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# absolute value

The absolute value of a real number is its distance from zero on the number line, regardless of direction. It is represented by two vertical bars on either side of the number (e.g., |x|). The absolute value of a number is always non-negative, as it reflects magnitude without regard to direction. For any real number xx, the absolute value is defined as:

• âˆ£xâˆ£=xâˆ£xâˆ£=x if xâ‰¥0xâ‰¥0
• âˆ£xâˆ£=âˆ’xâˆ£xâˆ£=âˆ’x if x<0x<0

Key Concepts:

• Non-Negativity: The absolute value of a number is always positive or zero because it represents distance, which cannot be negative.
• Zeroâ€™s Absolute Value: The absolute value of zero is zero (|0| = 0), as zero is neither positive nor negative and represents no distance from itself.
• Symmetry: The absolute value function is symmetric about the y-axis on a graph, indicating that |x| = |-x| for any real number xx.

Examples:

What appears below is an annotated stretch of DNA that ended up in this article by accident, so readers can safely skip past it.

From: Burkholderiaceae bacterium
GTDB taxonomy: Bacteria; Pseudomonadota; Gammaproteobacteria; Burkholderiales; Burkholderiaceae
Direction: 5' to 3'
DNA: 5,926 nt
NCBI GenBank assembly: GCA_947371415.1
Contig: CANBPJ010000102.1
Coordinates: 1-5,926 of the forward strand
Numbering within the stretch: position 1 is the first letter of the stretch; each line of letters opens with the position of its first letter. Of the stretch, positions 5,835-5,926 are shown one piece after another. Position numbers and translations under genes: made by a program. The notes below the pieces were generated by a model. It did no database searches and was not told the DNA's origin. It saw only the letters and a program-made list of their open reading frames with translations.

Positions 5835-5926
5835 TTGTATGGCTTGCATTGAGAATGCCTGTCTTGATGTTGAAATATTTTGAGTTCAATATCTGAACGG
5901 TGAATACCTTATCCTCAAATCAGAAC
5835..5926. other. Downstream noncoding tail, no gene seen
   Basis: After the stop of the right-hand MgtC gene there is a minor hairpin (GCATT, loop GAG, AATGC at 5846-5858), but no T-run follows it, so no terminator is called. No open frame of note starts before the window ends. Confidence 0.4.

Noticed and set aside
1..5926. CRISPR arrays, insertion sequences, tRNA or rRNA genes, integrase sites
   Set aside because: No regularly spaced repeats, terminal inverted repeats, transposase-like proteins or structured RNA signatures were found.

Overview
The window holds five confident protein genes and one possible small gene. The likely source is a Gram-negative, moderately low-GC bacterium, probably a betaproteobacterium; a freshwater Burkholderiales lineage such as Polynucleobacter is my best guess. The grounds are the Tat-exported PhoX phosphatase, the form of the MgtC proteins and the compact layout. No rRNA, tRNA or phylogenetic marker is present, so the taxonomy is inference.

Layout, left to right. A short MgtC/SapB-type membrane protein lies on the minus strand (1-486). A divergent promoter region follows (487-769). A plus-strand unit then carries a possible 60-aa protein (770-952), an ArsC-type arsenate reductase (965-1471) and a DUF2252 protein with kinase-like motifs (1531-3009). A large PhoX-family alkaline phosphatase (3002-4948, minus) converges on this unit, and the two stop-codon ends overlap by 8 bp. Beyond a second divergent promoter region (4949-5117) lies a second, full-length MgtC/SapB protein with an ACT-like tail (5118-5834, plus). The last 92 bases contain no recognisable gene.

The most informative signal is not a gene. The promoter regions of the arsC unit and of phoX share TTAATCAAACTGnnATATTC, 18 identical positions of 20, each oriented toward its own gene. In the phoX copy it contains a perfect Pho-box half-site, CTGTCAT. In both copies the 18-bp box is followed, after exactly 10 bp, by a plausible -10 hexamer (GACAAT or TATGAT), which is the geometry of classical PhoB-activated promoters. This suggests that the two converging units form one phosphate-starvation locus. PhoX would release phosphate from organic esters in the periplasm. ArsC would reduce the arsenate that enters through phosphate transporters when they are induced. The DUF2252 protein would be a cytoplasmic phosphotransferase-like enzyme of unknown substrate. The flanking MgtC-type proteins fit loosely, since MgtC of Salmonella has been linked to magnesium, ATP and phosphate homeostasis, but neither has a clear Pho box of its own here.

1. Positive Number: The absolute value of 5 is 5.âˆ£5âˆ£=5âˆ£5âˆ£=5Explanation: Since 5 is already positive, its absolute value is itself.
2. Negative Number: The absolute value of -3 is 3.âˆ£âˆ’3âˆ£=3âˆ£âˆ’3âˆ£=3Explanation: The distance of -3 from 0 is 3 units, hence its absolute value is 3.
3. Zero: The absolute value of 0 is 0.âˆ£0âˆ£=0âˆ£0âˆ£=0Explanation: Zero is at no distance from itself, so its absolute value is 0.
4. Variable Expression: For a negative variable, such as x=âˆ’8x=âˆ’8, the absolute value of xx is 8.âˆ£âˆ’8âˆ£=8âˆ£âˆ’8âˆ£=8Explanation: The distance of -8 from 0 on the number line is 8 units.
5. Use in Equations: Solving âˆ£xâˆ’4âˆ£=2âˆ£xâˆ’4âˆ£=2 results in two possible equations: xâˆ’4=2xâˆ’4=2 and xâˆ’4=âˆ’2xâˆ’4=âˆ’2, yielding x=6x=6 or x=2x=2.